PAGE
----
Cancer in Older Adults

William H. Ward, Efrat Dotan, Joshua E. Meyer, Nestor F. Esnaola

Research output: Chapter in Book/Report/Conference proceedingChapterpeer-review


The management of cancer, often considered a disease of the elderly, is becoming an increasingly common challenge for surgeons and oncologists caring for older adults. As the geriatric population has grown, so too have opinions and standards as to what constitutes an appropriate treatment approach in the elderly cancer patient. Not surprisingly, oncology treatment regimens in elderly populations have become increasingly individualized. When applying these tailored treatment paradigms to elderly cancer patients, a crucial consideration is whether the benefits of a proposed cancer treatment outweigh their perceived risks within the context of patients’ residual life expectancy. In some circumstances, optimal implementation of these tailored approaches may require deviation from treatments that would otherwise constitute standard of care in younger patients of similar cancer and stage. As such, a strong working knowledge of the nuances involved in the preoperative assessment of the elderly cancer patient, as well as alternative treatment strategies, is crucial for surgeons caring for these patients to ensure optimal perioperative and postoperative decision-making, care, and outcomes.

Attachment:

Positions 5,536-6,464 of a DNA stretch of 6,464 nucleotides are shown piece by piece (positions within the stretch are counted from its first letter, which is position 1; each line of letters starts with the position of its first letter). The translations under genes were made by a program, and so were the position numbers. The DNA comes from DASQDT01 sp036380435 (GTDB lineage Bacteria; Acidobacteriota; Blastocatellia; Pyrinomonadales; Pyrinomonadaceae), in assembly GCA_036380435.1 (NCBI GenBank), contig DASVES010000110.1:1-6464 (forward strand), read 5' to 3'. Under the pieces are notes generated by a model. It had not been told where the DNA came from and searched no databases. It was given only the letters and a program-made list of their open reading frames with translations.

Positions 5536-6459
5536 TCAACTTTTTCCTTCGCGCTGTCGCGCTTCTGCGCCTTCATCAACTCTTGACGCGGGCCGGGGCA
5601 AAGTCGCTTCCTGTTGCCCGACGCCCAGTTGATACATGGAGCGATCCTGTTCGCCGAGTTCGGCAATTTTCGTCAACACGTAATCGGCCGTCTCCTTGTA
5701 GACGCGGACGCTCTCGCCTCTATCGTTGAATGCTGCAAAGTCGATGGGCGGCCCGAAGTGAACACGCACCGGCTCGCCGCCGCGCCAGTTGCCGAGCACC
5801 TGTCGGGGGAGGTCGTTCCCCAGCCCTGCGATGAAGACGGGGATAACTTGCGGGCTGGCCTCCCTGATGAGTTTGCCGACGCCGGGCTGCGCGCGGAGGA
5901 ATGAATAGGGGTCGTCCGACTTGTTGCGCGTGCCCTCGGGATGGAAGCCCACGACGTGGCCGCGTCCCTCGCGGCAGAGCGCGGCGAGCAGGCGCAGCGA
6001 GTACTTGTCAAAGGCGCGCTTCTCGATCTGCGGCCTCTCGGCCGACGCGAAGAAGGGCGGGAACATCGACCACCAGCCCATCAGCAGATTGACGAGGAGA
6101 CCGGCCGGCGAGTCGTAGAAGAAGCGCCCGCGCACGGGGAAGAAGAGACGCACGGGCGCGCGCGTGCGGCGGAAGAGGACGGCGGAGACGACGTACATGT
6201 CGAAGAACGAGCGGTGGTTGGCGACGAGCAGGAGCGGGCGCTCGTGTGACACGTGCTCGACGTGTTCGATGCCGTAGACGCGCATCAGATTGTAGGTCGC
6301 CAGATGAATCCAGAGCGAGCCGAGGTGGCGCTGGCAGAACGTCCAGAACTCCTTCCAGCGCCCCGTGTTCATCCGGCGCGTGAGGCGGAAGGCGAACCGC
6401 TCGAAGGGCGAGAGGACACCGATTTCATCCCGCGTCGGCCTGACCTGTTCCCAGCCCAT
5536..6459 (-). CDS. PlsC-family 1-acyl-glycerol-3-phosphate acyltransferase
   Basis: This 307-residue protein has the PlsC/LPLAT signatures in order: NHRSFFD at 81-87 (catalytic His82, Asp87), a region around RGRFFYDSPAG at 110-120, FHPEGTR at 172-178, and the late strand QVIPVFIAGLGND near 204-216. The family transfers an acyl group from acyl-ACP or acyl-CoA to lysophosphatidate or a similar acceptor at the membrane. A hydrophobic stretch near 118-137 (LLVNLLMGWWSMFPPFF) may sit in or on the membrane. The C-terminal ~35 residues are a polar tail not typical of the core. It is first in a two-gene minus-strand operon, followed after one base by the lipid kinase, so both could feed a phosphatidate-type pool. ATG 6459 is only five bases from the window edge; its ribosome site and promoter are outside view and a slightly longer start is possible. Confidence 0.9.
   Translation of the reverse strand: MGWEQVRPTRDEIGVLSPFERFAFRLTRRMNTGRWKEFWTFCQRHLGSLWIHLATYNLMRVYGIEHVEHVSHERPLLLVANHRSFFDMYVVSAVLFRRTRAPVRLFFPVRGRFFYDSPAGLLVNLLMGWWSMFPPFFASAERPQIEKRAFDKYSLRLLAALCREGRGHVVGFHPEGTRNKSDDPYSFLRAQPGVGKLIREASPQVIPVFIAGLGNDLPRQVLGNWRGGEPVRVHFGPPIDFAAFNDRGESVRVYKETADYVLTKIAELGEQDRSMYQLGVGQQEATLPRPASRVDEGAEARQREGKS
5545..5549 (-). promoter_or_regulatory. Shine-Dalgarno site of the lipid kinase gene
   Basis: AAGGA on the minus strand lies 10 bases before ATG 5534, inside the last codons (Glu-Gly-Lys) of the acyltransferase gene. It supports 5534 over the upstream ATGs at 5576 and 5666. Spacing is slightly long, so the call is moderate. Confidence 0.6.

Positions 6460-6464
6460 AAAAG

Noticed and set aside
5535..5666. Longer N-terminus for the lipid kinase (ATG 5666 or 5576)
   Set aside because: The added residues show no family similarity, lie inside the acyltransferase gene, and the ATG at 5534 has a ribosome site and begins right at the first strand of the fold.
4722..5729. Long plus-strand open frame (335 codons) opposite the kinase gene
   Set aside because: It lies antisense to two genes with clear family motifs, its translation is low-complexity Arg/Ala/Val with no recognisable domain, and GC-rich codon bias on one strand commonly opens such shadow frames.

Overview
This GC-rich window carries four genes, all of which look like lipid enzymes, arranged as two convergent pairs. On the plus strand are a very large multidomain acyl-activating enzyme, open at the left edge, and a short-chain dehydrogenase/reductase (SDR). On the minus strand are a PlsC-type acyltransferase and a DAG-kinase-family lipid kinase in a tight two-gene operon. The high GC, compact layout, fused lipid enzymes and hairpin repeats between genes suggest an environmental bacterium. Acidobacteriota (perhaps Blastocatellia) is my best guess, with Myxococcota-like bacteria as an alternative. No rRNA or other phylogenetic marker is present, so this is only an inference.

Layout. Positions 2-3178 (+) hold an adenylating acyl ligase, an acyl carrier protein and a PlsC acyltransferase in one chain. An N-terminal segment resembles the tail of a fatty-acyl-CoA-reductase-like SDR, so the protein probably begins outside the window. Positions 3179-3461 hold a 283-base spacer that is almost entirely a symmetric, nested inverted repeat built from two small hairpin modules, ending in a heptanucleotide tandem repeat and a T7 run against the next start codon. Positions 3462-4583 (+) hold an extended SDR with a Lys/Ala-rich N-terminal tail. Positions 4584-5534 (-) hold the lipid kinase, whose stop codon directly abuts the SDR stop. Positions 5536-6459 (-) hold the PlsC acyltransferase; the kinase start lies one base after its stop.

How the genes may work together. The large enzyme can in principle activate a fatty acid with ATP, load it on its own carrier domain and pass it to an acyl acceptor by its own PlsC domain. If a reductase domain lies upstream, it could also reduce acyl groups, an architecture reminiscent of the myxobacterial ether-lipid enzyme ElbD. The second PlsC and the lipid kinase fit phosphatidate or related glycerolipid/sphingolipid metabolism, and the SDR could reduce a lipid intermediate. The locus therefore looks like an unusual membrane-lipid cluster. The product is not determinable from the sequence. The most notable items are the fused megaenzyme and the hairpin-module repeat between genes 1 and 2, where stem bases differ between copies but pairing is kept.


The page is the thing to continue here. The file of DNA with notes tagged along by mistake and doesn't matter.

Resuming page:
Original languageEnglish
Title of host publicationPrinciples and Practice of Geriatric Surgery
Subtitle of host publicationThird Edition: With 261 Figures and 155 Tables
PublisherSpringer International Publishing
Number of pages21
ISBN (Electronic)9783319477718
ISBN (Print)9783319477701
StatePublished - Jan 1 2020


  • Cancer
  • Chemotherapy
  • Comprehensive geriatric assessment
  • Decision-making capacity
  • Elderly
  • Goals of care
  • Life expectancy
  • Radiation
  • Surgery


Dive into the research topics of 'Cancer in Older Adults'. Together they form a unique fingerprint.

Cite this